Radar signals have revealed that Flight MH370 returned to 29,500 feet by 1:37 AM, showing that the massive dip in altitude was exceedingly sudden, but also brief. Some have speculated that this large drop in altitude indicates that trouble may have occurred on the flight deck, causing a temporary lapse in attention from the pilot and crew. The nature of what the exact trouble might have been is, of course, completely up for speculation. The fact that a signal of this roller-coaster type altitude change was not sent by ACARS is yet another anomaly.

ACARS (Aircraft Communications Addressing and Reporting System) came into wide use in the 1980’s and is a system which communicates vital information about the flight status to air-traffic controllers without the flight crew needing to dedicate time to communicate with the ground. The system aboard the aircraft sends signals at important times in the flight, such as take-off, when the plane reaches its cruising altitude, and as the aircraft comes in for landing. The system, however, can also detect large changes in the flight status, and will automatically communicate the information to air-traffic controllers. Information describing the flight phase, at what time it occurred, amount of fuel, origin of flight, and flight path are among the data sent by the onboard part of the ACARS.

Being that ACARS is a fully automated system, investigators can only conclude that it either malfunctioned or was disabled. With the transponder failure, it seems likely ACARS was also disabled, but exactly what happened to the numerous flight computers is still unknown. After 1:37 AM, only one onboard communication system (Classic Aero) still functioned properly, but told air-traffic controllers little more than that the aircraft’s engines were still running.

Military radar was not able to pick up the entirety of the flight path, but caught blips indicating its location. From the silencing of ACARS until 2:15 AM, radar has shown that MH370 crossed over the Malay Peninsula north of Malaysia, then turned sharply northward on a course toward Thailand.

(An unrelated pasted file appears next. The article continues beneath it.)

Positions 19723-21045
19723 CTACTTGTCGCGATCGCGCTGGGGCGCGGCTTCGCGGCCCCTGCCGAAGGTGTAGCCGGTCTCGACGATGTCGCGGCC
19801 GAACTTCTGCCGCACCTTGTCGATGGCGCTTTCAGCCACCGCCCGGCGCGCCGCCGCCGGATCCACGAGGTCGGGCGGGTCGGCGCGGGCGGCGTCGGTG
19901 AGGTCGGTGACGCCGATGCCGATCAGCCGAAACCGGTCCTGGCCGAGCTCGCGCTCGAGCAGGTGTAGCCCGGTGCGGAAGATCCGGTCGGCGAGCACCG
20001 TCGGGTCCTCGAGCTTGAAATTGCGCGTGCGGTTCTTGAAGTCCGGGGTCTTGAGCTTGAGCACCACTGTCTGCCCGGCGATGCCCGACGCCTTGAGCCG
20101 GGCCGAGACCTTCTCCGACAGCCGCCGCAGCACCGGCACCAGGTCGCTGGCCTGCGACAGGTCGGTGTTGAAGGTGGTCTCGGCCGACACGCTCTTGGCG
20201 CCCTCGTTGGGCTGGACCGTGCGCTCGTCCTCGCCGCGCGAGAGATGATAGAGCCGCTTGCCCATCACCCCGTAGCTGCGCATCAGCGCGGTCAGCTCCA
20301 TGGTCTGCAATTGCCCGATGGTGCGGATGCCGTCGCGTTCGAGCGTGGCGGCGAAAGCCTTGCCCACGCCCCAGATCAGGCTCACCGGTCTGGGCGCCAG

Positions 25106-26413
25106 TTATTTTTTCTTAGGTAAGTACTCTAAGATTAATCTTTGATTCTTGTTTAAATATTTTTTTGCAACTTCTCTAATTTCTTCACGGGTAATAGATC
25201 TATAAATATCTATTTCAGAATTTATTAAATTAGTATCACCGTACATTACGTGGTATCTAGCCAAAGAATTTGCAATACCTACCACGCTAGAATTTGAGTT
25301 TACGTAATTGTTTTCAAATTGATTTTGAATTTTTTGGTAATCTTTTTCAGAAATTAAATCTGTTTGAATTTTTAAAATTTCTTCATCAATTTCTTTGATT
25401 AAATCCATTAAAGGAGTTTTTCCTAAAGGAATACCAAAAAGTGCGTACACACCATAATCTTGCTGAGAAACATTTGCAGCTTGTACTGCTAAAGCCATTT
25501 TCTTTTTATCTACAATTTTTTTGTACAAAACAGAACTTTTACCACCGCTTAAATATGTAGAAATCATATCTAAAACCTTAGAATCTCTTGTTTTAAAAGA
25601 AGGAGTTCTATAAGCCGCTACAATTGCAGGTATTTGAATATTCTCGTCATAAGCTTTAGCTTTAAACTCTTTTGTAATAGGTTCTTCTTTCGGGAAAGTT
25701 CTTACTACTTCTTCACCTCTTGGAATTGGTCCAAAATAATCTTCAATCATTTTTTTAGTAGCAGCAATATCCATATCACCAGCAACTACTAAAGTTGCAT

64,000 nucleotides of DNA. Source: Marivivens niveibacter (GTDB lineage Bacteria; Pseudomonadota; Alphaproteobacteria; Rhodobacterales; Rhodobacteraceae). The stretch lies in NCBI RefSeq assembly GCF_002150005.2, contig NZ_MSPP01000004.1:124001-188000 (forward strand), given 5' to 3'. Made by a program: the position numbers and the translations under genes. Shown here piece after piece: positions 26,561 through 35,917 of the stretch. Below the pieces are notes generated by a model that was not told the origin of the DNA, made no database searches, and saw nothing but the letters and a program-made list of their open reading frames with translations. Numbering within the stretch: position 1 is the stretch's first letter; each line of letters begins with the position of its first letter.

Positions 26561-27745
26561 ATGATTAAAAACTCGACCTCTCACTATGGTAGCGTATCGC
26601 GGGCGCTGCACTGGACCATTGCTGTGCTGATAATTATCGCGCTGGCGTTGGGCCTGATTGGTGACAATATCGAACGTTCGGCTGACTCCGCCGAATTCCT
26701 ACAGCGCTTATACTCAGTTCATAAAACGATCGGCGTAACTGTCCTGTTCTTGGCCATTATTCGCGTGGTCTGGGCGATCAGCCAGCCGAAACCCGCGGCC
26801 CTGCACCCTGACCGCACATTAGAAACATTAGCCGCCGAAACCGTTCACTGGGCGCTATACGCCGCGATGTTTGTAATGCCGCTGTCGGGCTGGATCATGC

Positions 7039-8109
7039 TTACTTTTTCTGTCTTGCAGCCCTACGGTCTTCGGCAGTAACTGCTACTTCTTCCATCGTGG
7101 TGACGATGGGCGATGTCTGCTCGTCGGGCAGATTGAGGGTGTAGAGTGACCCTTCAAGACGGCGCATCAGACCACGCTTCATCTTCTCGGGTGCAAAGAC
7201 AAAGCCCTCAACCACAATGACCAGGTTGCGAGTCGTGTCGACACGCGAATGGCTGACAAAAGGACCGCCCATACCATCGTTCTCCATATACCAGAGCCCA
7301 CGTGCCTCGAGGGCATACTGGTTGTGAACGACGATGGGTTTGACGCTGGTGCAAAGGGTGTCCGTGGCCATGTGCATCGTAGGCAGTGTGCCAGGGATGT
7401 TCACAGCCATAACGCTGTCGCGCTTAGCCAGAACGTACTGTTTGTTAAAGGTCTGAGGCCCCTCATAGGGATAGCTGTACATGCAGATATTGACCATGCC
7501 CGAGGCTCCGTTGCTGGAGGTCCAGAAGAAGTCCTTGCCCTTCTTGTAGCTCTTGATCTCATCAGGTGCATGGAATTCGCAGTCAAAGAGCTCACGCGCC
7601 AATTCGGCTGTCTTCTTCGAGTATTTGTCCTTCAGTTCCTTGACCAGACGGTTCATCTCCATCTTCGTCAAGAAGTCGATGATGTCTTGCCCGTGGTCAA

After 2:15, little is known about the exact flight path. Only the Classic Aero system continued to communicate once every hour indicating the engines were still operating. Radar picked up a few faint signals, leading investigators to believe the aircraft came about, putting it on a southward course. The last signal was communicated at 8:11 AM, indicating that, within an hour, the aircraft plunged into the Indian Ocean.

How far MH370 traveled south is the subject of the newest debate over flight information. Boeing engineers now say the aircraft may have been traveling significantly faster than originally thought, meaning that its fuel would have run out faster. Accordingly, investigators have shifted their search nearly 700 miles northeast of the original search area, bringing the search area to nearly 200,00 square miles.

Planes have spotted 11 large, light-colored, rectangular objects floating just below the surface of the ocean, which may be debris from the aircraft. Some of the objects appear to be anywhere from 52 to 78 feet long. Ships have been deployed to recover the objects for further analysis to determine whether they could have come from MH370. A Chinese ship is scheduled to arrive on March 29th to recover the first object.